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New Technologies and Soft Skills: Key Role for Shipping Decarbonization

The promotion of a safety mentality regarding the decarbonization of shipping requires the cultivation and development of soft skills, as well as the continuous training and retraining of employees in new technologies, according to the conclusions of a workshop organized by the Hellenic Marine Environment Protection Association (HELMEPA) in collaboration with Piraeus Port Authority (PPA), with great participation of employees and executives of the PPA and other Greek ports, as well as representatives of the wider maritime community.

In particular for ports, challenges for green transition are the electrification of ships from land (cold ironing), the properties, characteristics and safe use of alternative fuels, as well as the need for continuous training and retraining of employees. Special emphasis was given on the soft skills that employees need to cultivate or enhance, such as the importance of understanding one’s scope of control, the importance of accountability, the continuous expansion of knowledge and qualifications and the importance of adaptability. Also, data from other research programs were presented, in which the Hellenic Centre for Marine Research (HCMR), the National Technical University of Athens (NTUA) and academic institutions participate, and ooperation with METAVASEA was agreed, as there is a need for a wider understanding of the overall framework for the green, digital and sustainable transition to decarbonization of shipping and ports.

During the above Conference “Promoting a Safety Culture for Decarbonization in Shipping” organized at the PPA facilities (April 26, 2024), the purpose, goals and results of the METAVASEA program implemented by HELMEPA with 6 main and 12 collaborating partners and the support of the British non-profit Lloyd’s Register Foundation (Georgios Markezinis, Project Manager HELMEPA), the effects of climate change on the oceans (Dr. Alexandra Gogou, Director of Research at the Institute of Oceanography (HCMR), the port framework for decarbonization in shipping (Ioannis Prousalidis, Director of the Marine Engineering Sector, NTUA), safety issues of alternative fuels (Christophoros Georgakopoulos, Global Technical Client Care Senior Specialist, Lloyd’s Register) and cold ironing technologies in ports (Dr. Manolis Nicolaidis, CEO of Premium Consulting), and soft skills to achieve the decarbonization goal (Maria Karahaliou, GTCC Executive Assistant, Trainer and Learning and Development Coordinator, Lloyd’s Register). A discussion followed with the participants and interesting views were expressed, that will be used in the context of the research phase of the METAVASEA project.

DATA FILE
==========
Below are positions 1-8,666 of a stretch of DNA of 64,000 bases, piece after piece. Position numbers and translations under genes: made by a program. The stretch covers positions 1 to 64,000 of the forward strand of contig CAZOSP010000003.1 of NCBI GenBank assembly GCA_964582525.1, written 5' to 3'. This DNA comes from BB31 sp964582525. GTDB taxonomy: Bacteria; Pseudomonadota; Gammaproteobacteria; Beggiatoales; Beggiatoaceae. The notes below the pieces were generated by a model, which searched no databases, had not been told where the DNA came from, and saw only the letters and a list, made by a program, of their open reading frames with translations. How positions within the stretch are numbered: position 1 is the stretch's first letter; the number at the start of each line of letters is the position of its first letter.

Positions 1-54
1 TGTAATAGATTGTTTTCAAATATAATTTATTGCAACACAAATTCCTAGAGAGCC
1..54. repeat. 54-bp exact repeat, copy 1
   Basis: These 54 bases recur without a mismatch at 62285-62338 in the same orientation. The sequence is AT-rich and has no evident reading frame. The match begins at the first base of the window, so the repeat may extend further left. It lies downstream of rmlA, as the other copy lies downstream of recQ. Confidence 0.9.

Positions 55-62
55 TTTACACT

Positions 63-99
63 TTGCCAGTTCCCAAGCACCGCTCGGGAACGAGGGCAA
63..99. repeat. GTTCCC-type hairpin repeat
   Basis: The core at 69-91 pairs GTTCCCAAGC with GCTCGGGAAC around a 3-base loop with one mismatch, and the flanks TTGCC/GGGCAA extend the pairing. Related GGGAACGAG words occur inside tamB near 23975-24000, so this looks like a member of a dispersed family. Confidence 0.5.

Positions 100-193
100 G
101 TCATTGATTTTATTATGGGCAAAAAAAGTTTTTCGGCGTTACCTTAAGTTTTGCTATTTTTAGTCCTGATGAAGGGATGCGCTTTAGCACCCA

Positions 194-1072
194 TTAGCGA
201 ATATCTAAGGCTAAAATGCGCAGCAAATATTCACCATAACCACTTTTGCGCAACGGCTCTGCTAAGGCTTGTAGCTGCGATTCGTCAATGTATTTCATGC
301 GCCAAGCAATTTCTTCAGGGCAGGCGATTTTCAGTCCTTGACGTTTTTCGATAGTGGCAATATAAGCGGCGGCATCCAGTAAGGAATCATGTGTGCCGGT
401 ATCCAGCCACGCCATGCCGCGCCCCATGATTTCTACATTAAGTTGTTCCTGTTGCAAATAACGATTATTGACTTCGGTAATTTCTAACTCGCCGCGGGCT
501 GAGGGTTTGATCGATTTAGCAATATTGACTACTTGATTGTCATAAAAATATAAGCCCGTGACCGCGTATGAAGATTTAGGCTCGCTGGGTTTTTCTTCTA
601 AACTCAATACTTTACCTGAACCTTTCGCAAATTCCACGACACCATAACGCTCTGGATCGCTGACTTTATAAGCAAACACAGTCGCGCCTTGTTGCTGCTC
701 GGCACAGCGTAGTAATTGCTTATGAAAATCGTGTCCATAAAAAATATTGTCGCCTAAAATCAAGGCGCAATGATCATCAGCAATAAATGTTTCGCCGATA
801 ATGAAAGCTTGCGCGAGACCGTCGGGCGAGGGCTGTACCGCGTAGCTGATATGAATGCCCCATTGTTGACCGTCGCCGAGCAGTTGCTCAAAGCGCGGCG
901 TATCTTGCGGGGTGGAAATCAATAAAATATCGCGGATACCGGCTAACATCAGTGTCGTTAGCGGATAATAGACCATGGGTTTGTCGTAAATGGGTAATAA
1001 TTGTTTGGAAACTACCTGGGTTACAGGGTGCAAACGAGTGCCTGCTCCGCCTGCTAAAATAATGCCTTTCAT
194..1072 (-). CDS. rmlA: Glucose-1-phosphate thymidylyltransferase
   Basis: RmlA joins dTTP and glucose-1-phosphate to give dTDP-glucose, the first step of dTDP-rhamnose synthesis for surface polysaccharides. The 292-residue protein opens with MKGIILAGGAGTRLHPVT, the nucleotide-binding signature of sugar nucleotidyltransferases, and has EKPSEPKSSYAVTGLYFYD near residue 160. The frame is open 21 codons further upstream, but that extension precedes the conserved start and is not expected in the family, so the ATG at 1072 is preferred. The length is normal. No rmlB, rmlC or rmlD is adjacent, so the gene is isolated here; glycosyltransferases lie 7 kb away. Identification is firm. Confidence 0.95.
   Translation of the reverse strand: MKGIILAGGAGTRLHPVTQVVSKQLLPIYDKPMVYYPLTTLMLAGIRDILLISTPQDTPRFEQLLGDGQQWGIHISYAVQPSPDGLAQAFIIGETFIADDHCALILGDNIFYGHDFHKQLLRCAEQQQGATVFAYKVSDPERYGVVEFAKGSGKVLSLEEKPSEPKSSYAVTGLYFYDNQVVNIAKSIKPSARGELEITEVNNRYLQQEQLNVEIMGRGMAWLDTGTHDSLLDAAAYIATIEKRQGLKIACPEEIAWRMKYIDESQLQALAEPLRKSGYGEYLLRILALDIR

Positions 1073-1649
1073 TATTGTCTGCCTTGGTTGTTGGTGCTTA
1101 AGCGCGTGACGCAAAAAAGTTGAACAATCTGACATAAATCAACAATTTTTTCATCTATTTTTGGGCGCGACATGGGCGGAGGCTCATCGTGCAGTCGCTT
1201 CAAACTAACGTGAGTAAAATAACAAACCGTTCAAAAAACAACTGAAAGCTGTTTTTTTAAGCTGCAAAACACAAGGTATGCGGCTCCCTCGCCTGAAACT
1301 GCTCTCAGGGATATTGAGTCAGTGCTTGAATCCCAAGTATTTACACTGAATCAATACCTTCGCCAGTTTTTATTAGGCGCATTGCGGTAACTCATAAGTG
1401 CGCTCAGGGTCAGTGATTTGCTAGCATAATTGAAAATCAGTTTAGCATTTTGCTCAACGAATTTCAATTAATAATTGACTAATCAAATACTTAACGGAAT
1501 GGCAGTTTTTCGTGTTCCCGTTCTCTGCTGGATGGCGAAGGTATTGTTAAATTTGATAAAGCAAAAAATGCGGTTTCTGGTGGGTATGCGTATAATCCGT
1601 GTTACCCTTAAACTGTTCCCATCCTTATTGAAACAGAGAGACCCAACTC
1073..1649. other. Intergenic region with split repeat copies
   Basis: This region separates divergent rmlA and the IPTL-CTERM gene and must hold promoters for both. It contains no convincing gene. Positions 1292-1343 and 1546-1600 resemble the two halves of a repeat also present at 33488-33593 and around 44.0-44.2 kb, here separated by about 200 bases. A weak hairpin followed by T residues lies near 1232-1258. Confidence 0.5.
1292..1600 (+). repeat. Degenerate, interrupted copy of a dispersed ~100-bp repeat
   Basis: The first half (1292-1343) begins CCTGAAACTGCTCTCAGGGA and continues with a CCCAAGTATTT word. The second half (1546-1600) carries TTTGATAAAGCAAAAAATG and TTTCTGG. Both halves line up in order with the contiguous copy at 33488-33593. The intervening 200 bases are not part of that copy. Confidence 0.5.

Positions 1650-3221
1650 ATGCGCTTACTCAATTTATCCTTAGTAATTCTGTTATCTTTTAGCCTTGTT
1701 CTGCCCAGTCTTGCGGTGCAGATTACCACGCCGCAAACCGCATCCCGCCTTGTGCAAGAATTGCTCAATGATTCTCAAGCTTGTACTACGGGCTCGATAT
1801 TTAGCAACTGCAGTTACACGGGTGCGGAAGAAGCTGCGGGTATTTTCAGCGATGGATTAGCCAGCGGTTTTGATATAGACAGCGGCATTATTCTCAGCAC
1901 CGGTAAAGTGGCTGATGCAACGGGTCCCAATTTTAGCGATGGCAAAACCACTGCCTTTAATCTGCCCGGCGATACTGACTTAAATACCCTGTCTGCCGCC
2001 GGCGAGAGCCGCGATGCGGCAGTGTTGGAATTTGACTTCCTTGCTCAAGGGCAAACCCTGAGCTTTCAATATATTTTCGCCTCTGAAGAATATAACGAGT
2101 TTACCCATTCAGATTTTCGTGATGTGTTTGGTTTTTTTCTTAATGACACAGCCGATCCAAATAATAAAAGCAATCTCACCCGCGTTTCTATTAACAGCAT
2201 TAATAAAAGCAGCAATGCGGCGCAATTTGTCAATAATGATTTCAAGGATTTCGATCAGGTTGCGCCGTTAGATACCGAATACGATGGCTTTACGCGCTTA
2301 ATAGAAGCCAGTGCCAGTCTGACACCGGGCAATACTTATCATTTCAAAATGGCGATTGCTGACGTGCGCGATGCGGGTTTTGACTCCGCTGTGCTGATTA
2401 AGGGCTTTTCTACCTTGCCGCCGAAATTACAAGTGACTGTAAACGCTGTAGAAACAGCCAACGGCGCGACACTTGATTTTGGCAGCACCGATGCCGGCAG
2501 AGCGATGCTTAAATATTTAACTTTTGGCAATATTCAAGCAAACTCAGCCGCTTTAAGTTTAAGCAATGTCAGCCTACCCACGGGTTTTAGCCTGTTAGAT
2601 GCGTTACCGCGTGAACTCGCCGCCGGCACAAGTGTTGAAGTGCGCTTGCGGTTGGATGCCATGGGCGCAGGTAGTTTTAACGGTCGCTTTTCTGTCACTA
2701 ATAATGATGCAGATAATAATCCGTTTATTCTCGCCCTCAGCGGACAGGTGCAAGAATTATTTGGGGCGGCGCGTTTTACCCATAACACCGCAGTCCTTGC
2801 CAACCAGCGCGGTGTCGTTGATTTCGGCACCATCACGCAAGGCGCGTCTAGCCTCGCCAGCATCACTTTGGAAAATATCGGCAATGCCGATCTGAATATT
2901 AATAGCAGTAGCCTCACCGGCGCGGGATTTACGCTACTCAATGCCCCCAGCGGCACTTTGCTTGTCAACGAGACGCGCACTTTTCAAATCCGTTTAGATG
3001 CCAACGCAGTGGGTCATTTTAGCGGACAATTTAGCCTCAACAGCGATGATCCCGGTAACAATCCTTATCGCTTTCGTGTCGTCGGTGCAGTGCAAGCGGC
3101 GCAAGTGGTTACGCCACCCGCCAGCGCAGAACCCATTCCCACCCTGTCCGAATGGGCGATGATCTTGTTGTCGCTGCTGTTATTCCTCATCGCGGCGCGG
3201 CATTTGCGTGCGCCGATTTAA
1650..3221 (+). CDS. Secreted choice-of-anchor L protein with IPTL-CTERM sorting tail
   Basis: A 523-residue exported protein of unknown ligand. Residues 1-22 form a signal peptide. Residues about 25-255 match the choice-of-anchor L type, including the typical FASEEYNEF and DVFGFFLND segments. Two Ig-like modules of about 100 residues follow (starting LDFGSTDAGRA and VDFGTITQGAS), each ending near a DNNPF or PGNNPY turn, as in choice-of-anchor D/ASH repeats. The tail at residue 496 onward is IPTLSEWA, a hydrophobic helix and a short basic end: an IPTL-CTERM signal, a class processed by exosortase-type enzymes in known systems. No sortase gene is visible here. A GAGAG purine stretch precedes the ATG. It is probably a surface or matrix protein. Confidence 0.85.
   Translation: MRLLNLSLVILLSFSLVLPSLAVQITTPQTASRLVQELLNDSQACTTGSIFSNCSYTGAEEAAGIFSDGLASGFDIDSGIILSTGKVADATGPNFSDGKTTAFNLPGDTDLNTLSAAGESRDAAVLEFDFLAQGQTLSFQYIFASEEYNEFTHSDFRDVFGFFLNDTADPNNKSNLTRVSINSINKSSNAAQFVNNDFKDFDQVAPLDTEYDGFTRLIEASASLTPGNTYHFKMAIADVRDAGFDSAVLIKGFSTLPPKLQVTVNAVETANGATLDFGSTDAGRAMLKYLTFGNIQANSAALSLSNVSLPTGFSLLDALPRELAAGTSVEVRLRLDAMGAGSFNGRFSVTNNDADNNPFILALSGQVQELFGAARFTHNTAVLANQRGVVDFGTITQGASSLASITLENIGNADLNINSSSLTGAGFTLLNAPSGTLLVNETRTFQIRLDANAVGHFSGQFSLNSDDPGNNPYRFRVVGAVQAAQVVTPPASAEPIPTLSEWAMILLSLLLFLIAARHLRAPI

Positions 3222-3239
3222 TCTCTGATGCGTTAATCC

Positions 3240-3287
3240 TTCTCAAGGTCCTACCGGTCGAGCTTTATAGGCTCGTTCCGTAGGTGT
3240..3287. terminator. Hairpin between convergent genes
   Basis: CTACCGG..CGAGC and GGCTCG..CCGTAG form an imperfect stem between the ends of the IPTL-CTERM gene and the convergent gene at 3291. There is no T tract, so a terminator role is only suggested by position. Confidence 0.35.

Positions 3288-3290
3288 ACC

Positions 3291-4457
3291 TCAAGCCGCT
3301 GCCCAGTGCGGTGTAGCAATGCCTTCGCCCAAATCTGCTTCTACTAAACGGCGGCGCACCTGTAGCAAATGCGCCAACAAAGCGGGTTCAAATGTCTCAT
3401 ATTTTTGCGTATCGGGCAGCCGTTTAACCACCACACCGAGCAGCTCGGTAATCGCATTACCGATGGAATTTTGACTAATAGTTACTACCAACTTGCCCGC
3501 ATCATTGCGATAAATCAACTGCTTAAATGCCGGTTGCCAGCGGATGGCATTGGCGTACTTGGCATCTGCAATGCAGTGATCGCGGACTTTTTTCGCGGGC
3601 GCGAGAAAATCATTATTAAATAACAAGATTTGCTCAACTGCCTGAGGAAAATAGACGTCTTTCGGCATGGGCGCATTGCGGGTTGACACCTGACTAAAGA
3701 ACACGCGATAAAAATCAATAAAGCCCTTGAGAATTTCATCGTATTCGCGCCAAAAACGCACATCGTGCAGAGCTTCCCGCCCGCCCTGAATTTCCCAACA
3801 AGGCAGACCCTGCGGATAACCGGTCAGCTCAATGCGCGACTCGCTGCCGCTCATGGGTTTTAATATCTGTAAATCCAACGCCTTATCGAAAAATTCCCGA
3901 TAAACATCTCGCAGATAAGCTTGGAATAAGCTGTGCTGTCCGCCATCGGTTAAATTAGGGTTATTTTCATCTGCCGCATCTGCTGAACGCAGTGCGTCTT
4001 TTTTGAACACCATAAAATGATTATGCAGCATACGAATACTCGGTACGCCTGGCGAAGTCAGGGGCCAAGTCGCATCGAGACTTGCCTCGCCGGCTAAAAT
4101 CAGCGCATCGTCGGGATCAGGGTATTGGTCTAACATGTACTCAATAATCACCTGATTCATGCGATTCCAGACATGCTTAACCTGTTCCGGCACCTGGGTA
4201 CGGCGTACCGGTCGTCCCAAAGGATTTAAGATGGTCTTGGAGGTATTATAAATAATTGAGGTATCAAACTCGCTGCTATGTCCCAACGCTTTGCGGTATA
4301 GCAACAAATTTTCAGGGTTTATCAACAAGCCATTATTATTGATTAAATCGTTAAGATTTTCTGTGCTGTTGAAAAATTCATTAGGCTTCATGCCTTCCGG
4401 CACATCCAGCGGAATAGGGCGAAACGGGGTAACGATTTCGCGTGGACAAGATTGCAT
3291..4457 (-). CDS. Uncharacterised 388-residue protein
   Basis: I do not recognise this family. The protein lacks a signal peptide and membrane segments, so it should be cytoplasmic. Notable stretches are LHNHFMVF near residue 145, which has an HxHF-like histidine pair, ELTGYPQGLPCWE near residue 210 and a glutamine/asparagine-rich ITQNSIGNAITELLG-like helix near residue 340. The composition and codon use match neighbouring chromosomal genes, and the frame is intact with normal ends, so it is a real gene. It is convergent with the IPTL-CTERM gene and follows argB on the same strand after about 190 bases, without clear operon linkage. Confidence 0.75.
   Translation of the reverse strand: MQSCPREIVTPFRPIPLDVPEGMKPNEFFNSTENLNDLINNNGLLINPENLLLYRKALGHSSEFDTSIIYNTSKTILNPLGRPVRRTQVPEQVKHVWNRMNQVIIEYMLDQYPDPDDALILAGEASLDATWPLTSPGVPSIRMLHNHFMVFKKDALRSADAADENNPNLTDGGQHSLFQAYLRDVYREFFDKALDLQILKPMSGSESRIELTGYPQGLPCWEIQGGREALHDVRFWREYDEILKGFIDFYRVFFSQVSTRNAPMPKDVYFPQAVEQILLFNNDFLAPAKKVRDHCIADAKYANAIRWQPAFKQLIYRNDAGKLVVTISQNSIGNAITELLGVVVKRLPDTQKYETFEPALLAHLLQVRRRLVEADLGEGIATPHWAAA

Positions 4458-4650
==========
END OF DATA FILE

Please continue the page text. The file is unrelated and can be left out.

The METAVASEA Program aims to map the existing infrastructure and new skills required for the decarbonization of shipping in Greece, Cyprus and the Eastern Mediterranean, as well as to empower seafarers, dock workers and maritime executives through the development of flexible training tools. Its objectives will be achieved by training and retraining 1,500 workers in topics related to new fuels, strengthening safety on ships and ports, digital transition, soft skills, environmental leadership and awareness of the protection of the marine environment. Additional objectives are to strengthen the participation of shipping companies and port authorities in decarbonization initiatives, to measure the level of readiness of shipping and coastal communities to use new fuels, to identify relevant opportunities, gaps and challenges in the Eastern Mediterranean, to prevent maritime accidents through improving operational efficiency in ship and port operations, as well as raising awareness of the climate crisis among 10,000 students, 750 teachers and approximately 2 million residents of the Eastern Mediterranean.
Source: OLP

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